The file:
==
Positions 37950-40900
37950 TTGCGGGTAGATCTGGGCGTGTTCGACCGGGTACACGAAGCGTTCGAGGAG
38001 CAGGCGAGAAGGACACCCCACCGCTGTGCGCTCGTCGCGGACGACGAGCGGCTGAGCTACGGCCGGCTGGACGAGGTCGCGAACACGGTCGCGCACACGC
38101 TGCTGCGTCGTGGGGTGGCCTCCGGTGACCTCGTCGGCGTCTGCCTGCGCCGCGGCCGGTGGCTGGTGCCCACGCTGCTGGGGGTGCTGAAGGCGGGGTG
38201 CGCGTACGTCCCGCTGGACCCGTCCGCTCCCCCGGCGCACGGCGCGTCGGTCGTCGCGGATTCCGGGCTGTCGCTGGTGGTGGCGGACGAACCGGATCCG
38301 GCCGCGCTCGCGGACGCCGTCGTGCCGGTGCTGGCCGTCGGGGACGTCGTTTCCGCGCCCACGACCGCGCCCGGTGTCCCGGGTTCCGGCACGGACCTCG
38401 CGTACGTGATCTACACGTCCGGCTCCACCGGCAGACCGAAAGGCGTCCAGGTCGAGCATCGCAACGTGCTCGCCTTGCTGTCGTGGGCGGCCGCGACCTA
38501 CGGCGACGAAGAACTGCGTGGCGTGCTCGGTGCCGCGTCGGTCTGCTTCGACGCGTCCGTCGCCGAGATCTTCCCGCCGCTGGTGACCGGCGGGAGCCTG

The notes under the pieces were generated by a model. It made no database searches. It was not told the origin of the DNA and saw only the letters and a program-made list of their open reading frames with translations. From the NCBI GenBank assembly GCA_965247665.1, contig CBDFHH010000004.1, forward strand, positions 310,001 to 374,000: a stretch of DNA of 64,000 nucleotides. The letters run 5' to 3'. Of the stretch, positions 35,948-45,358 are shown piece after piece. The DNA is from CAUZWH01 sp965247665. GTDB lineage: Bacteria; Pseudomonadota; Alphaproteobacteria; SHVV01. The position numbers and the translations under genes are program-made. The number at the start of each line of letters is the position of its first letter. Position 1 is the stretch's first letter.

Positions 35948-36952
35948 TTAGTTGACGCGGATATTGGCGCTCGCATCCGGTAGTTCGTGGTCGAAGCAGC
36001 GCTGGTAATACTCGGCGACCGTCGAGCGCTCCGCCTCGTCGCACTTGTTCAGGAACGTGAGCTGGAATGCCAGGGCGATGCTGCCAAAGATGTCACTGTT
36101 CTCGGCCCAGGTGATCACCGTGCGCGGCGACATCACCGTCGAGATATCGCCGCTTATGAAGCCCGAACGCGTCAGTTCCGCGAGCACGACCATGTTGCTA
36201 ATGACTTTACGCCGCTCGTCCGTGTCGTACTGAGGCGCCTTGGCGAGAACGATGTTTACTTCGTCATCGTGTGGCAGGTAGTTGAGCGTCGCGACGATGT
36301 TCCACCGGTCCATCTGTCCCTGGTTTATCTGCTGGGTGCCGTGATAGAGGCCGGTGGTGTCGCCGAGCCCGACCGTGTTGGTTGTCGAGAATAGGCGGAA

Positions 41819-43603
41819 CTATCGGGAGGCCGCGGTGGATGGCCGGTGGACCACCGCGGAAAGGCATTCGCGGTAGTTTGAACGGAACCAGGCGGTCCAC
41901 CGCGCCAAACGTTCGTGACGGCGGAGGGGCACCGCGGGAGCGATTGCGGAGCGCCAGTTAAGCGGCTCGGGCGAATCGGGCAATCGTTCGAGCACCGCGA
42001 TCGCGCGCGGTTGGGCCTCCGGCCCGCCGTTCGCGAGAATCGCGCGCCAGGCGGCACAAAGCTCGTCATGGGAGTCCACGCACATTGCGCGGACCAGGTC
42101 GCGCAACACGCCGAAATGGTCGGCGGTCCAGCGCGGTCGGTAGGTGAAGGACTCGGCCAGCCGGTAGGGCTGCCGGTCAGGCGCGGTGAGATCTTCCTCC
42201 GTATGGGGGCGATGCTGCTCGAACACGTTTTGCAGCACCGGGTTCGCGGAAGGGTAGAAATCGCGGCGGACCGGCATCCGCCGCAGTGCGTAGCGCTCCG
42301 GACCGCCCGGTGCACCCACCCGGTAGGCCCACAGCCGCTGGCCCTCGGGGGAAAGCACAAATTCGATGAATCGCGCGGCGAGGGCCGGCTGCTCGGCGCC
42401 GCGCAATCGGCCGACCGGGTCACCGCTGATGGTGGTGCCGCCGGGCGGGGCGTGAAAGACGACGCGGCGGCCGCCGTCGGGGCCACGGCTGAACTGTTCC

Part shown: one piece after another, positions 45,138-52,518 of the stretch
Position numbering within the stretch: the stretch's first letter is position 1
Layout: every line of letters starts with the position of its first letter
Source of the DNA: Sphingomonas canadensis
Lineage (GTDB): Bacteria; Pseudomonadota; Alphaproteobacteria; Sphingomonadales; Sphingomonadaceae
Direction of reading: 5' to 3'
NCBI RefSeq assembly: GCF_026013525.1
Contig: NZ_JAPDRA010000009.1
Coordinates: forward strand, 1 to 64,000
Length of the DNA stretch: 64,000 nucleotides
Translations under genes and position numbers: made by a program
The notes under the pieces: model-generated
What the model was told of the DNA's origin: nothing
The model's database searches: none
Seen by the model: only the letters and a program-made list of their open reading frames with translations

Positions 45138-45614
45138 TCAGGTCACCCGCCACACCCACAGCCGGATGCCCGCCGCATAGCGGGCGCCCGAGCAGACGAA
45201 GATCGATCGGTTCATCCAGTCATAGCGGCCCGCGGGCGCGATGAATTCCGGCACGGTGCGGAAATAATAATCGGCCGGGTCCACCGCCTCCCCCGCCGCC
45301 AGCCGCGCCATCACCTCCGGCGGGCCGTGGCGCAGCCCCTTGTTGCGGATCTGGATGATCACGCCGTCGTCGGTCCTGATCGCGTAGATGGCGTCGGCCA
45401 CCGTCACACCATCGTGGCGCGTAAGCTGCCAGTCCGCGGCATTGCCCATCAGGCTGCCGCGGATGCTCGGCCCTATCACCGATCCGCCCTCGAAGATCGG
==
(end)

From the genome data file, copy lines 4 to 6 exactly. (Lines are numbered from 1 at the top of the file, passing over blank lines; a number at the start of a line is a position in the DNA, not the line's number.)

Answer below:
38101 TGCTGCGTCGTGGGGTGGCCTCCGGTGACCTCGTCGGCGTCTGCCTGCGCCGCGGCCGGTGGCTGGTGCCCACGCTGCTGGGGGTGCTGAAGGCGGGGTG
38201 CGCGTACGTCCCGCTGGACCCGTCCGCTCCCCCGGCGCACGGCGCGTCGGTCGTCGCGGATTCCGGGCTGTCGCTGGTGGTGGCGGACGAACCGGATCCG
38301 GCCGCGCTCGCGGACGCCGTCGTGCCGGTGCTGGCCGTCGGGGACGTCGTTTCCGCGCCCACGACCGCGCCCGGTGTCCCGGGTTCCGGCACGGACCTCG